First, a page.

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The FTSE 100 is rising fast. Is the stock market crash over?

The FTSE 100 has fallen by more than 25% so far this year. But since last Monday, the index is up by about 10%. If you’re invested in shares, you’re probably breathing a sigh of relief. But is the stock market crash really over?

In this article, I’ll explain where I think the FTSE 100 is likely to go next. I’ll also look at why I believe that the market is currently offering us some of the best buying opportunities since the financial crisis.

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Where next for the FTSE 100?

Earthquakes are often followed by aftershocks, which can be severe. In my experience, it’s often the same with stock market crashes.

In the 2008/09 crash, for example, the FTSE 100 made two new lows under 4,500 before plunging to its final low point of 3,512. The good news is that within six months, the FTSE was back above 5,000 — a rise of more than 40% from its lowest point.

Market crashes don’t follow a fixed pattern. But I think that last week’s 4,993 low was probably the bottom for the FTSE 100. Despite this, I expect to see a lot more volatility over the next few weeks. I also think there’s a good chance the index could drop back towards 5,000 again before staging another rally.

How I’d handle the volatility

Many big FTSE 100 stocks are currently moving up and down by as much as 10% each day. Such big moves are unusual for larger companies, whose share prices are usually quite stable.

You may be tempted to try and trade these wild swings, but I wouldn’t recommend it. It’s incredibly difficult to catch such moves, most of which take place when the market opens. The only certainty is that you’ll spend a lot of money on dealing fees.

What I’m doing with the FTSE 100

Economies around the world are currently battened down in an effort to slow the coronavirus pandemic. No one quite knows what’s happening and everyone is worried. Companies are cutting dividends and desperately hoarding cash.

That’s the story today and probably for the next few weeks or months. But when we look beyond this, I think investors will start to realise that the world will recover from the coronavirus pandemic.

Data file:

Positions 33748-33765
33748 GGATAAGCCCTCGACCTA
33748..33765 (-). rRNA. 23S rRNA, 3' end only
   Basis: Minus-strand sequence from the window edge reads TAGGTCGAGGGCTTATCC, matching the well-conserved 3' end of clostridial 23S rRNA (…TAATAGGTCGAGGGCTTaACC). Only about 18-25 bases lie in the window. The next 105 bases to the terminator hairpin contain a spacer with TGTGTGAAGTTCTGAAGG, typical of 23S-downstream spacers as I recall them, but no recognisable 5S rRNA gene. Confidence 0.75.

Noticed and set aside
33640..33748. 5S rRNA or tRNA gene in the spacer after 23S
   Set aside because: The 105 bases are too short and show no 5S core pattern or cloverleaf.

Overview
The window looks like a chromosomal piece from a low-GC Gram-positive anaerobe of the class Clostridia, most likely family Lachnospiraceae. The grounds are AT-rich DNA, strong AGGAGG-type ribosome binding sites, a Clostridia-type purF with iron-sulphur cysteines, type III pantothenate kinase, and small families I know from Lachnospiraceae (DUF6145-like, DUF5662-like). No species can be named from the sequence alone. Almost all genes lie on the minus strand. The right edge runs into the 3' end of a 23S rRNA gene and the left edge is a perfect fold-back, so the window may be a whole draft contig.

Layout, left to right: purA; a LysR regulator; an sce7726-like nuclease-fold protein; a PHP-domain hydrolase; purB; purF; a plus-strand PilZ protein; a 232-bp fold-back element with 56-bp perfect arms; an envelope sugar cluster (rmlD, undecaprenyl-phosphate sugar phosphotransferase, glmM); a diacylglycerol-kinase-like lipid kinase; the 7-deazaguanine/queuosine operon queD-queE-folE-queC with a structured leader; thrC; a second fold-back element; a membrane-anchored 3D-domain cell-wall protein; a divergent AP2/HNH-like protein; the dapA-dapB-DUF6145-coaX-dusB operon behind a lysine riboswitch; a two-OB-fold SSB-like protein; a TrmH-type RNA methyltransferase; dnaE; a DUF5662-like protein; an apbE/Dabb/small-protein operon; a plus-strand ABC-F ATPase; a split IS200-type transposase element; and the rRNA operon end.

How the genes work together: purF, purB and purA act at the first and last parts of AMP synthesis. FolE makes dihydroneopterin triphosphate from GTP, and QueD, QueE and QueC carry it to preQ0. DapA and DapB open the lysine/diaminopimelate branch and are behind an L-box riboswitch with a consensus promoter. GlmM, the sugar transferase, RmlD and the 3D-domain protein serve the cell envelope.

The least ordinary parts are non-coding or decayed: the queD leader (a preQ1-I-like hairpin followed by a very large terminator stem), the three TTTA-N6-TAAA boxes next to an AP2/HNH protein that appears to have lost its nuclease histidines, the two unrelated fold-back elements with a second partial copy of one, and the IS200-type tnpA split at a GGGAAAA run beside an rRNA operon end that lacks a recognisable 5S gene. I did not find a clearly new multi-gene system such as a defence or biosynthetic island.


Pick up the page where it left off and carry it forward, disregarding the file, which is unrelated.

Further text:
The latest news from China shows that factories are open again and movement restrictions are being lifted. At some point, the same will happen in the west. Companies will be able to trade normally again, and will issue new profit guidance for 2020 and 2021.

I’m buying FTSE 100 stocks ahead of a future recovery. I don’t know when things will return to normal, but I’m sure that they will.

Buy today or wait?

It’s tempting to wait until the picture becomes clearer before you start to buy. The problem with this approach is that the market always looks forward. As soon as good news is on the horizon, I expect share prices to rise.

History suggests that big wins in the stock market come from following Warren Buffett’s advice to be “greedy when others are fearful”.

As I write, the FTSE 100 is trading on about 12 times earnings. I’d be very surprised if investors who buy at this level don’t make money over the next few years.

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Roland Head has no position in any of the shares mentioned. The Motley Fool UK has no position in any of the shares mentioned. Views expressed on the companies mentioned in this article are those of the writer and therefore may differ from the official recommendations we make in our subscription services such as Share Advisor, Hidden Winners and Pro. Here at The Motley Fool we believe that considering a diverse range of insights makes us better investors.